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Thursday, 7 October 1971
Page: 2081


Mr DALY (Grayndler) - I desire to address my remarks to the very important and serious subject of tariffs. It has become of great importance in more recent times because of certain developments in the approach of the Tariff Board and statements that have been made by responsible members of industry and others. Of course the Australian Labor Party takes great credit for the establishment of the tariff policy of this nation. Had it not been for the Scullin Government and its tariff policies, many great industries which have proved of such great value to Australia's development would never have been able to continue or to have been established. Consequently, members of the Labor Party continue to support with justifiable pride tariff policies that will protect Australian industries. Before expressing a few views of my own, I should like to reiterate a statement made by our spokesman on tariffs and trade. On 28th April, 1971, in this Parliament, the honourable member for Lalor (Dr J. F. Cairns) said:

An Australian Labor Party government will be concerned to ensure that Australian resources are economically and efficiently used and that no excess prices are charged or unfair profits or other returns are made. An Australian Labor Party government will not permit an Australian industry to exploit protection to make excess profits by charging high prices. But equally an Australian Labor Party government will not permit under any circumstances an Australian industry which is operating economically and efficiently, and which is not charging high prices and making excessive profits, to be swept aside merely because some overseas competitor for a time may be able or willing to land goods at a lower price. With an Australian Labor Party government in office the Australian people can be assured that all those who work economically and efficiently will be protected, but no-one will be allowed to make excessive profits.

In view of more recent statements on tariffs and following on with that policy, I quote now from the 29th policy of the Commonwealth Conference of the Australian Labor Party in Launceston in 1971 which set the economic planning objectives of the Labor Party. Objective number 12 reads:

Protect Australian industries, where necessary, by tariffs, import controls, and/ or subsidies in order to safeguard Australian living standards and to develop Australian resources. The use and level of, and choice between, means of protection to be determined after examination and report by an independent, fully equipped, government authority which will consider, among other things, efficiency, growth prospects, trade practices and pricing policies.

There is no doubt that the Labor Party believes in the protection of Australian industries. Yet, in more recent times, there have been people in the community - some of them to my mind, closely associated with the Tariff Board - who are getting dangerously close to being free traders. Such a policy will destroy completely the stability of the economy and the jobs of countless thousands of Australians. That is why today we, in this Parliament, must always maintain the right to review Tariff Board decisions. They should never be accepted without challenge and we should always reserve the right to determine whether we accept them. Once we relinquish that right, no-one knows what will happen to Australian industries.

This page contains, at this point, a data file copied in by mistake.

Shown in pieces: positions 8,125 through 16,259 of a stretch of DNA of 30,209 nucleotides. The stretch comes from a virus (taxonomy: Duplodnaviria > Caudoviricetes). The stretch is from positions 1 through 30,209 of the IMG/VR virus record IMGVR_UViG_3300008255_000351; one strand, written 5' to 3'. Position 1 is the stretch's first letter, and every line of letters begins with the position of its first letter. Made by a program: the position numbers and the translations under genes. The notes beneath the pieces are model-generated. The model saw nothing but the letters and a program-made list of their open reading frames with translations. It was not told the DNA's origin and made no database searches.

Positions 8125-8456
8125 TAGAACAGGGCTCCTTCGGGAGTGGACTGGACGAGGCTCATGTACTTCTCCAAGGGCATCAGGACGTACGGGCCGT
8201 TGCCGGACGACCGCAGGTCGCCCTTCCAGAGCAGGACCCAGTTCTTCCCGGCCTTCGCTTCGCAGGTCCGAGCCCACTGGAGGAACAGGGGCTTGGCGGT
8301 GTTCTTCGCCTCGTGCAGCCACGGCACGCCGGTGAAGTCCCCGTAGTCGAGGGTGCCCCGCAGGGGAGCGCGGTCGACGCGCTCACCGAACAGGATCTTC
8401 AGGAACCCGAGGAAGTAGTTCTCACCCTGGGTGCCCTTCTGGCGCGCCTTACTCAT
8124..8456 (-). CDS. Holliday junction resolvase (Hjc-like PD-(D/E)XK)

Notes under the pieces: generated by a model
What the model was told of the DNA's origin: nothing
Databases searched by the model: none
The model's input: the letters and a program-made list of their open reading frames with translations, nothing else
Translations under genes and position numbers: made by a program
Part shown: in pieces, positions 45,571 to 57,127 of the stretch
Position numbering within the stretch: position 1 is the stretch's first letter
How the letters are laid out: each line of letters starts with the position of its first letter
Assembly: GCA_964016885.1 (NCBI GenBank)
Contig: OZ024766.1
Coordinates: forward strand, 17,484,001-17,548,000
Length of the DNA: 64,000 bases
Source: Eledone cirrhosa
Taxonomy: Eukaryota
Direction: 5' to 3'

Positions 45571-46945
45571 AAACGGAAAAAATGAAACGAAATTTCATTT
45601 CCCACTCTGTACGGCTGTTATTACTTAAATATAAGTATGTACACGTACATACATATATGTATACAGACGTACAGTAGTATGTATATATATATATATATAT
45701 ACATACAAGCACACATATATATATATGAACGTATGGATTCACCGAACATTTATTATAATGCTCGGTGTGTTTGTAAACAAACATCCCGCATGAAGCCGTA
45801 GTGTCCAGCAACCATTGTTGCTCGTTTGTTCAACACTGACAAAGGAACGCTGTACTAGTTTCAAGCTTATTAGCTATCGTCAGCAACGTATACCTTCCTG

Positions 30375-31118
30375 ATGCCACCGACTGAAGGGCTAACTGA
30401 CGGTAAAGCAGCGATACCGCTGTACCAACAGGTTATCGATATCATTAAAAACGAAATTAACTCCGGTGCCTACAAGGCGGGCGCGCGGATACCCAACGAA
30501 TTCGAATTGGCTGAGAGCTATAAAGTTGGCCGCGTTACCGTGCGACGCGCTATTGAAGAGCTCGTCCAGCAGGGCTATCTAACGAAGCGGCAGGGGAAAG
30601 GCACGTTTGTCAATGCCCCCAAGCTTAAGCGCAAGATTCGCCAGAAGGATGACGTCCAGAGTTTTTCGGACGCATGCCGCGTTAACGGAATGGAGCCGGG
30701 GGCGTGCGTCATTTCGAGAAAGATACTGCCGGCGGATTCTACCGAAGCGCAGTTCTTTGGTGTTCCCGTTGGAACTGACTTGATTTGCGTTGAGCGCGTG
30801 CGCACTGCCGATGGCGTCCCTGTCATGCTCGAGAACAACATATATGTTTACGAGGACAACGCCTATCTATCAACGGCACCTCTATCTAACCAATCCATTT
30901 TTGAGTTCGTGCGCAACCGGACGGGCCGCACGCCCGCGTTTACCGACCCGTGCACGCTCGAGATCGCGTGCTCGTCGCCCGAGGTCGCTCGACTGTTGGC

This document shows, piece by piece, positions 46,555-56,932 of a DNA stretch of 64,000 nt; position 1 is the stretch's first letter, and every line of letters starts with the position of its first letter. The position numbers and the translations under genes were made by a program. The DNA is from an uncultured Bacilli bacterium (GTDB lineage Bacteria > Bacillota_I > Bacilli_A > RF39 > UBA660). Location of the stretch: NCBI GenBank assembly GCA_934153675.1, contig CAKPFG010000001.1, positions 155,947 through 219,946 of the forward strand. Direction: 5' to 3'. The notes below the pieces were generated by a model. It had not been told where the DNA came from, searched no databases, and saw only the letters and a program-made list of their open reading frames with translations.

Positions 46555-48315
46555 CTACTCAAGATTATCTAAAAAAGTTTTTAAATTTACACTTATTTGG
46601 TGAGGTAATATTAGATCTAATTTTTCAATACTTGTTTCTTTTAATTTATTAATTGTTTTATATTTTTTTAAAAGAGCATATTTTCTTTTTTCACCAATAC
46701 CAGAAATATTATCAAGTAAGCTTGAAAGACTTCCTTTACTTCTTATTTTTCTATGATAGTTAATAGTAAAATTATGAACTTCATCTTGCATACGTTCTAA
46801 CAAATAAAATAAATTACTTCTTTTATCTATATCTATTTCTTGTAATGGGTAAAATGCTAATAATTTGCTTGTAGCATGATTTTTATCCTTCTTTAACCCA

The impudence of some people in regard to Australian industry amazes me. In the Australian1 of 28th April 1971 was a heading: Tariffs too high, says Japanese trade head'. Who the hell is the Japanese trade head to tell the people of this country whether they should protect their industries? I once heard the former Deputy Prime Minister and Leader of the Australian Country Party make a speech in this Parliament on tariffs which I thought could very well have been made by a member from this side of the House. He said: Try to get an Australian car into Japan and see how you go. Not one car could be taken there'. Yet, these people are telling us that our protection is too high. The Japs can look after themselves in trade and let us tell them that we will look after our own interests. The Japanese trade head said:

Australia's tariffs were 'rather excessively protectionist' and were affecting Japan's long-term trade plans. . .

I will cry all night about that. Those remarks were made by the Japanese Minister for International Trade and Industry. I cannot pronounce his name but that is his title. He continued:

Forty, per cent tariff coverage was 'all too high' for a country of Australia's potential.